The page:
verb (used without object)
verb (used with object)
- to go vigorously into action; begin to act; attack.
- to attack verbally: He would sail into his staff when work was going badly.
- to set the sail or sails of a boat or increase the amount of sail already set.
- to set out on a voyage: Make sail for the Leeward Islands.
Origin of sail
Related formssail·a·ble, adjectivesail·less, adjectiveun·sail·a·ble, adjectiveun·sailed, adjective
British Dictionary definitions for set sail
- to run up the sail or to run up more sail
- to begin a voyage
- to embark on a voyage by ship
- to hoist sail
- with sail hoisted
- under way
verb (mainly intr)
- to begin (something) with vigour
- to make an attack (on) violently with words or physical force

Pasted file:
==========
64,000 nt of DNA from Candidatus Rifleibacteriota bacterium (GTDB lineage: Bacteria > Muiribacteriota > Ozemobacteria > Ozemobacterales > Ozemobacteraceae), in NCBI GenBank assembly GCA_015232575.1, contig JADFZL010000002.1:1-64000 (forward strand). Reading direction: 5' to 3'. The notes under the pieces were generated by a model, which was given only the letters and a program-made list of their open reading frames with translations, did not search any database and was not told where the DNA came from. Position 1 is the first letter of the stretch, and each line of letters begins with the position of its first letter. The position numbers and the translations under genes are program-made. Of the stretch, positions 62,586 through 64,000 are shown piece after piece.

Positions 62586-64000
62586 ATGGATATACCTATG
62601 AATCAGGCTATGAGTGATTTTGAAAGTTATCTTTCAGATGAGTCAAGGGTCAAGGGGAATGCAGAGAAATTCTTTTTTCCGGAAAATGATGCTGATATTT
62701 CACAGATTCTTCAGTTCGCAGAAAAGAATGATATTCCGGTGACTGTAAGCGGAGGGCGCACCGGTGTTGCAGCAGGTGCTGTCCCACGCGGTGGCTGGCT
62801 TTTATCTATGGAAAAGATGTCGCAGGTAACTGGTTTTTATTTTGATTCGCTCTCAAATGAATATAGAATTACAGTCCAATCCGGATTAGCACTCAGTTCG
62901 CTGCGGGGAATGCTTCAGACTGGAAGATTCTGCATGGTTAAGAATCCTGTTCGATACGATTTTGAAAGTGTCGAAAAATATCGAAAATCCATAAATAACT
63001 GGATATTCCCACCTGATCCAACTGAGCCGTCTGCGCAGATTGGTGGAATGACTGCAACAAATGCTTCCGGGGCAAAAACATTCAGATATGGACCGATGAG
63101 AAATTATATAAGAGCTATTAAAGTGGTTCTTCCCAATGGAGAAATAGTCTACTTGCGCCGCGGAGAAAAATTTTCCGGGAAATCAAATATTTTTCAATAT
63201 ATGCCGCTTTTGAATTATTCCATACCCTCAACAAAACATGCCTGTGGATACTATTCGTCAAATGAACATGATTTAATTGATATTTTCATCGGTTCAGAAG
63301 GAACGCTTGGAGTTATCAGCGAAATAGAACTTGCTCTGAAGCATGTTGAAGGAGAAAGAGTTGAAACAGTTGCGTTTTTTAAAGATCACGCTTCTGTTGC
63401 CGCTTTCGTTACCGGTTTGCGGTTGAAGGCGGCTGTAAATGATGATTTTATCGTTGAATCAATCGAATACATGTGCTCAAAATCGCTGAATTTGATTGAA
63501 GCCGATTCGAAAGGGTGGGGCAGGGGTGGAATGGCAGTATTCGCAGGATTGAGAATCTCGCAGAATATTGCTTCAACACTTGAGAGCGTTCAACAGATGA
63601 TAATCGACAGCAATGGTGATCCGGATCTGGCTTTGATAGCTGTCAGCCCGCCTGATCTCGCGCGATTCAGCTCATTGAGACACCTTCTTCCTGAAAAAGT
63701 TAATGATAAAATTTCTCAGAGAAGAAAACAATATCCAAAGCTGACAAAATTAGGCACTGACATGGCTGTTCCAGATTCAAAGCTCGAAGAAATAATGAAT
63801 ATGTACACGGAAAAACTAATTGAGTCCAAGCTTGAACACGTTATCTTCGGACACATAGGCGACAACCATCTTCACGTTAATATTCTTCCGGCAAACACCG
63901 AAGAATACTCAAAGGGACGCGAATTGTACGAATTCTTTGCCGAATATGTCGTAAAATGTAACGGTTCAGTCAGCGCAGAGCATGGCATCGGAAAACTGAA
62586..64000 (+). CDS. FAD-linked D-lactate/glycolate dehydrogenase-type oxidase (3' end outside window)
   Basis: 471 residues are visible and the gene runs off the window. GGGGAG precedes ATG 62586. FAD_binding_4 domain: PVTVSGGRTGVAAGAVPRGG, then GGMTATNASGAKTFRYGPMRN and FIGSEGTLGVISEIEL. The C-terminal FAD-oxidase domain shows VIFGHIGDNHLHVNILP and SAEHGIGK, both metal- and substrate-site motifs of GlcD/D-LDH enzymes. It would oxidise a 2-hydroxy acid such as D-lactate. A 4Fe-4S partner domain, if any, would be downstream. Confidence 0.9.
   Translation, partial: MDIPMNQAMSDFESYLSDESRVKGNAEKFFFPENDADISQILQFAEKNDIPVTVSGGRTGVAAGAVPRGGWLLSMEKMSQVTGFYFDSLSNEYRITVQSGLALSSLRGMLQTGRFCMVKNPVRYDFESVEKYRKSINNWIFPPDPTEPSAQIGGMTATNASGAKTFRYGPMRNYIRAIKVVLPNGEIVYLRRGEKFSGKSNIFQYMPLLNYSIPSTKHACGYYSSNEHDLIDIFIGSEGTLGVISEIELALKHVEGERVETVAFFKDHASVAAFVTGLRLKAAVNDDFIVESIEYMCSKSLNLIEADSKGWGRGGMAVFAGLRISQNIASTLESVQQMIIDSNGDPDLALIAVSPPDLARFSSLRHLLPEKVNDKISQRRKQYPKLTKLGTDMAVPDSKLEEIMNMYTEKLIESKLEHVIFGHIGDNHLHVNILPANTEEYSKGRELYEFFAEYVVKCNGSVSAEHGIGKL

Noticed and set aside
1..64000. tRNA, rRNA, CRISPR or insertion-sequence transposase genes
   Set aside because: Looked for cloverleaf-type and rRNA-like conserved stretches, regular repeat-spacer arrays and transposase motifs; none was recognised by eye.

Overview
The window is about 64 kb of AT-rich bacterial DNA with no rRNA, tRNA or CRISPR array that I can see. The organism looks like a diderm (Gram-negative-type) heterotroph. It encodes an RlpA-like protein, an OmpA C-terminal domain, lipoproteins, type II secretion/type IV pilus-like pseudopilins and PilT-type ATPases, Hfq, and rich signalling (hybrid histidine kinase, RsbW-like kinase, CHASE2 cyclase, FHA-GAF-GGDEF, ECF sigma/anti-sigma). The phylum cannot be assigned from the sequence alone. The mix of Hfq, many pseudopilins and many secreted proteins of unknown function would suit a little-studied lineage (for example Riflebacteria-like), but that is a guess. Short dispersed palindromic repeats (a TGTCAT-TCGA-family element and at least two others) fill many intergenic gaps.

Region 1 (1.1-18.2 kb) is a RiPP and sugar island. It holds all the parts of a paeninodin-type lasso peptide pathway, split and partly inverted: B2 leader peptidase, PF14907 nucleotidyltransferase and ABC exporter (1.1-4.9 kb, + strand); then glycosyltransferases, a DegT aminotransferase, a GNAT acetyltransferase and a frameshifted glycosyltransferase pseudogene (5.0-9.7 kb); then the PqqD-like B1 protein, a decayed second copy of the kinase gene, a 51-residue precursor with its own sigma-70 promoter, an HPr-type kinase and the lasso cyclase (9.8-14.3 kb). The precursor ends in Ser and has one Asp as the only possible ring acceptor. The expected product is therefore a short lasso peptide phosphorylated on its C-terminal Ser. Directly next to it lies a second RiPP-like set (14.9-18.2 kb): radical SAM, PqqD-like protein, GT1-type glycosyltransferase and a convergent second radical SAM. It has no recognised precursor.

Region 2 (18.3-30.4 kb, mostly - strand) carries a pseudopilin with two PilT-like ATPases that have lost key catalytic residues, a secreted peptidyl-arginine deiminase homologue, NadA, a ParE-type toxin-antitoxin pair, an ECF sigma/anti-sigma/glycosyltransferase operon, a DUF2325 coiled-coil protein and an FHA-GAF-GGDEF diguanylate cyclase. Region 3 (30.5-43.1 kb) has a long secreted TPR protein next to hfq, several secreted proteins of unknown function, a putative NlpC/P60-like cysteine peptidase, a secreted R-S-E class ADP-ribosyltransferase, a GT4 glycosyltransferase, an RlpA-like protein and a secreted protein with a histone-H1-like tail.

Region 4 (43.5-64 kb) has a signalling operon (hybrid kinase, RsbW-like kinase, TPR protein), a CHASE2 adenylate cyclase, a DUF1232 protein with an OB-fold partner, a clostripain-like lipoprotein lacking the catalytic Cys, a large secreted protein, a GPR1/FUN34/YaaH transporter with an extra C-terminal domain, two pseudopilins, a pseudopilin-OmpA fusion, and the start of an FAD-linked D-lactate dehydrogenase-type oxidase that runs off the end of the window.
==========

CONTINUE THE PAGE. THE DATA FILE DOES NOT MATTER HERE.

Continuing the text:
Derived Formssailable, adjectivesailless, adjective
Word Origin for sail
Idioms and Phrases with set sail (1 of 2)
Also, make sail. Begin a voyage on water, as in Dad rented a yacht, and we're about to set sail for the Caribbean, or We'll make sail for the nearest port. These expressions, dating from the early 1500s, originally meant “put the sails in position to catch the wind,” and hence cause the vessel to move.
Idioms and Phrases with set sail (2 of 2)
In addition to the idioms beginning with sail
- sail close to the wind
- sail into
- sail through
- sail under false colors
- (sail under) false colors
- plain sailing
- set sail
- smooth sailing
- take the wind out of one's sails
- trim one's sails